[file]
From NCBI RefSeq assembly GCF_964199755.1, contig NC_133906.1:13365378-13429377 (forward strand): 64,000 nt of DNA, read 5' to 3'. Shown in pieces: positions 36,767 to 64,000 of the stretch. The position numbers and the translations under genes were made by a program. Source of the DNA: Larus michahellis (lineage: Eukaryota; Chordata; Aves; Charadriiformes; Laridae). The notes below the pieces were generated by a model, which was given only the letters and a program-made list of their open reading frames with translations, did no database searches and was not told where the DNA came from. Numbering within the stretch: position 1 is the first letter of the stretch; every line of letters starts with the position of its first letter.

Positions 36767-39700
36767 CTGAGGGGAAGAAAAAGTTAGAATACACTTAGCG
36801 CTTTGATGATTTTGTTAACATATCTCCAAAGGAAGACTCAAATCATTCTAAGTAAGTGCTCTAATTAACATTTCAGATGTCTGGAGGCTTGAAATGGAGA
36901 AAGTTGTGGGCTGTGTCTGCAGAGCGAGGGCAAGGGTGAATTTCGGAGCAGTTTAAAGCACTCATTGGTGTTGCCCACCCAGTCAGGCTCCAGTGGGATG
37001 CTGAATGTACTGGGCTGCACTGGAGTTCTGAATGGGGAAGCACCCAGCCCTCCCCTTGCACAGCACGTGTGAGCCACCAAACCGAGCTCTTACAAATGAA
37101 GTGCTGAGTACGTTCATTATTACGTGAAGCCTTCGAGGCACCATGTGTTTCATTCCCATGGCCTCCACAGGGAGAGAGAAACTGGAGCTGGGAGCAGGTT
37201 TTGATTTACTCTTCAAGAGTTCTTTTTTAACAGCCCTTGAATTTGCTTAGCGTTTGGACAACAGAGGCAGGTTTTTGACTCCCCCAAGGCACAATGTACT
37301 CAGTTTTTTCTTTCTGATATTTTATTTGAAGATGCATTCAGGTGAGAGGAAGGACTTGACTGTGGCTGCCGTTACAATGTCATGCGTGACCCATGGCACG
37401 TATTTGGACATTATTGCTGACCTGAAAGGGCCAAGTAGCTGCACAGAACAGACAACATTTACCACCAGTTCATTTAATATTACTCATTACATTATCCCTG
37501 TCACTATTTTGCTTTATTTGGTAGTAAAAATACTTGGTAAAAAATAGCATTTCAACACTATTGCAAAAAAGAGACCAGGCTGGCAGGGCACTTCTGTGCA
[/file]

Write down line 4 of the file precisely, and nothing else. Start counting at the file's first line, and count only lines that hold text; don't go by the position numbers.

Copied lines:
36801 CTTTGATGATTTTGTTAACATATCTCCAAAGGAAGACTCAAATCATTCTAAGTAAGTGCTCTAATTAACATTTCAGATGTCTGGAGGCTTGAAATGGAGA